Console.ReadLine();

Console.WriteLine("Shutting down");
server.Stop();
}
}

This is a nice alternative to HttpListener and it's more powerful than Visual Web Developer/Cassini. Carlos also muses about this possibility:

"Another scenario might include something like a "Demo/Trial CD" where you can package your application in a CD/DVD that users then can insert in their machine and suddenly get a running/live demo of your Web Application without requiring them to install anything or define new applications in their real Web Server."

It's also very very simple:

namespace HWCServer {
internal class WebServer : IDisposable {

private string _appHostConfigPath;
private string _rootWebConfigPath;

public WebServer(string physicalPath, int port, int siteId) {
string appPoolName = "AppPool" + port.ToString();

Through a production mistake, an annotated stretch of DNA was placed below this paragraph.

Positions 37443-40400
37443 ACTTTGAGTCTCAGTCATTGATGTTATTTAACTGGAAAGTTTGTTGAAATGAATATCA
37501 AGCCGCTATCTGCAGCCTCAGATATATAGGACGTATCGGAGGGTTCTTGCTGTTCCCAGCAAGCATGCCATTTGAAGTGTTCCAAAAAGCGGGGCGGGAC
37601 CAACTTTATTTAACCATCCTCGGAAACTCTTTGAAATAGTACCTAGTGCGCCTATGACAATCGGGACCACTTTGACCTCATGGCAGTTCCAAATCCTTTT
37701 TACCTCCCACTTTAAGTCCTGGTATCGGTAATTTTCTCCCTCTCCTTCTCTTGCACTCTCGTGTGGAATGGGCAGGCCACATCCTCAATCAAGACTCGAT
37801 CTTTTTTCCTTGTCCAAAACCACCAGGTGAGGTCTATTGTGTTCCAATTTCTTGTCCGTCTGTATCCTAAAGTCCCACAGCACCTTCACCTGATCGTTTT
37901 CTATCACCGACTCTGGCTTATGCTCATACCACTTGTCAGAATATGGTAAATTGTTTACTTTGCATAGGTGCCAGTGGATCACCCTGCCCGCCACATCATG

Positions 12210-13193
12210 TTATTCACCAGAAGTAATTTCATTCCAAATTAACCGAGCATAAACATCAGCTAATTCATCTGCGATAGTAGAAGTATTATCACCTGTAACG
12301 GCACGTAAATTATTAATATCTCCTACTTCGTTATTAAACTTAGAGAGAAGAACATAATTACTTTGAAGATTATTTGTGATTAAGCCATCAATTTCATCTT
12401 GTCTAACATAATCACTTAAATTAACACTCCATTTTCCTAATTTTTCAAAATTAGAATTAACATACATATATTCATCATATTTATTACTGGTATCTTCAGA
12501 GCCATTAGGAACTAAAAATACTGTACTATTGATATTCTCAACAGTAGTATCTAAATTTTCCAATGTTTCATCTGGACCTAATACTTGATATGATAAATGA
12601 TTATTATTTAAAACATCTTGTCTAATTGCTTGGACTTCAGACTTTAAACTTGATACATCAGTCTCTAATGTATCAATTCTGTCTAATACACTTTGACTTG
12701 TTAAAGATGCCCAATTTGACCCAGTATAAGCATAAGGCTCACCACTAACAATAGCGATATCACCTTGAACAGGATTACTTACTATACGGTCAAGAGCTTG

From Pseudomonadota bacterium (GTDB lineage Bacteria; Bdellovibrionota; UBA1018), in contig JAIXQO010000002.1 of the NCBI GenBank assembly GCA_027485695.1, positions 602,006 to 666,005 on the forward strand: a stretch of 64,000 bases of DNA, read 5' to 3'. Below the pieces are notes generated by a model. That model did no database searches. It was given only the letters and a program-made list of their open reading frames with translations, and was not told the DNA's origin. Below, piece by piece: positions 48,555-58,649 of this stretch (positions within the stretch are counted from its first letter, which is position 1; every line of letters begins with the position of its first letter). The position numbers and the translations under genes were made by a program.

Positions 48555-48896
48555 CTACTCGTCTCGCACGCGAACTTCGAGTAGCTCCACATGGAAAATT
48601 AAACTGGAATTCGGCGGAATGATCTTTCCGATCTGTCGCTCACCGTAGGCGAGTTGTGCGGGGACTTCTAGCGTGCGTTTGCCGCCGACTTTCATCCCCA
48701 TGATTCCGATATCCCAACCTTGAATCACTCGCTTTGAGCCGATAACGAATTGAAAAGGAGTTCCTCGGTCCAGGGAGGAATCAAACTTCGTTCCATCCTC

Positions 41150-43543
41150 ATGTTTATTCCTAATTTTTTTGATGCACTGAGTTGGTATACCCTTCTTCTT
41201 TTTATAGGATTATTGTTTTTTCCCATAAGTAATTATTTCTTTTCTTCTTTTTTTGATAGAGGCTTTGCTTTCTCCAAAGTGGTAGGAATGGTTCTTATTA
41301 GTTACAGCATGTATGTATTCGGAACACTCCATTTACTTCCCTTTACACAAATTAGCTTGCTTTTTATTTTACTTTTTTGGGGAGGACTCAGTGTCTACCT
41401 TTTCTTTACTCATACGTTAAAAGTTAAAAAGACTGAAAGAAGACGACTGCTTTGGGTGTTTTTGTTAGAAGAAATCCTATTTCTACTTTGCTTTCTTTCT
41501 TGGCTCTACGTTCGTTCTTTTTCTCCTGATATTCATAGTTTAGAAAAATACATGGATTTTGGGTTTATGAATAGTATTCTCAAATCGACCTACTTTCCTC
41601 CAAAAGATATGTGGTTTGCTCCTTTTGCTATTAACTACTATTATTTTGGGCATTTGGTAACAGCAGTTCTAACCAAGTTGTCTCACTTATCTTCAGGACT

_appHostConfigPath = Path.Combine(Path.GetTempPath(), Path.GetTempFileName() + ".config");
_rootWebConfigPath = Environment.ExpandEnvironmentVariables(@"%windir%\Microsoft.Net\Framework\v2.0.50727\config\web.config");

string appHostContent = Resources.AppHostAspNet;
//string appHostContent = Resources.AppHostStaticFiles;

File.WriteAllText(_appHostConfigPath,
String.Format(appHostContent,
port,
physicalPath,
@"%windir%\Microsoft.NET\Framework\v2.0.50727",
siteId,
appPoolName));
}

~WebServer() {
Dispose(false);
}

public void Dispose() {
Dispose(true);
}

private void Dispose(bool disposing) {
if (disposing) {
GC.SuppressFinalize(this);
}

Stop();
}

public void Start() {
if (!HostableWebCore.IsActivated) {
HostableWebCore.Activate(_appHostConfigPath, _rootWebConfigPath, Guid.NewGuid().ToString());
}
}

public void Stop() {
if (HostableWebCore.IsActivated) {
HostableWebCore.Shutdown(false);
}
}

#region Hostable WebCore
internal static class HostableWebCore {

private static bool _isActivated;


private delegate int FnWebCoreActivate([In, MarshalAs(UnmanagedType.LPWStr)]string appHostConfig, [In, MarshalAs(UnmanagedType.LPWStr)]string rootWebConfig, [In, MarshalAs(UnmanagedType.LPWStr)]string instanceName);
private delegate int FnWebCoreShutdown(bool immediate);

private static FnWebCoreActivate WebCoreActivate;
private static FnWebCoreShutdown WebCoreShutdown;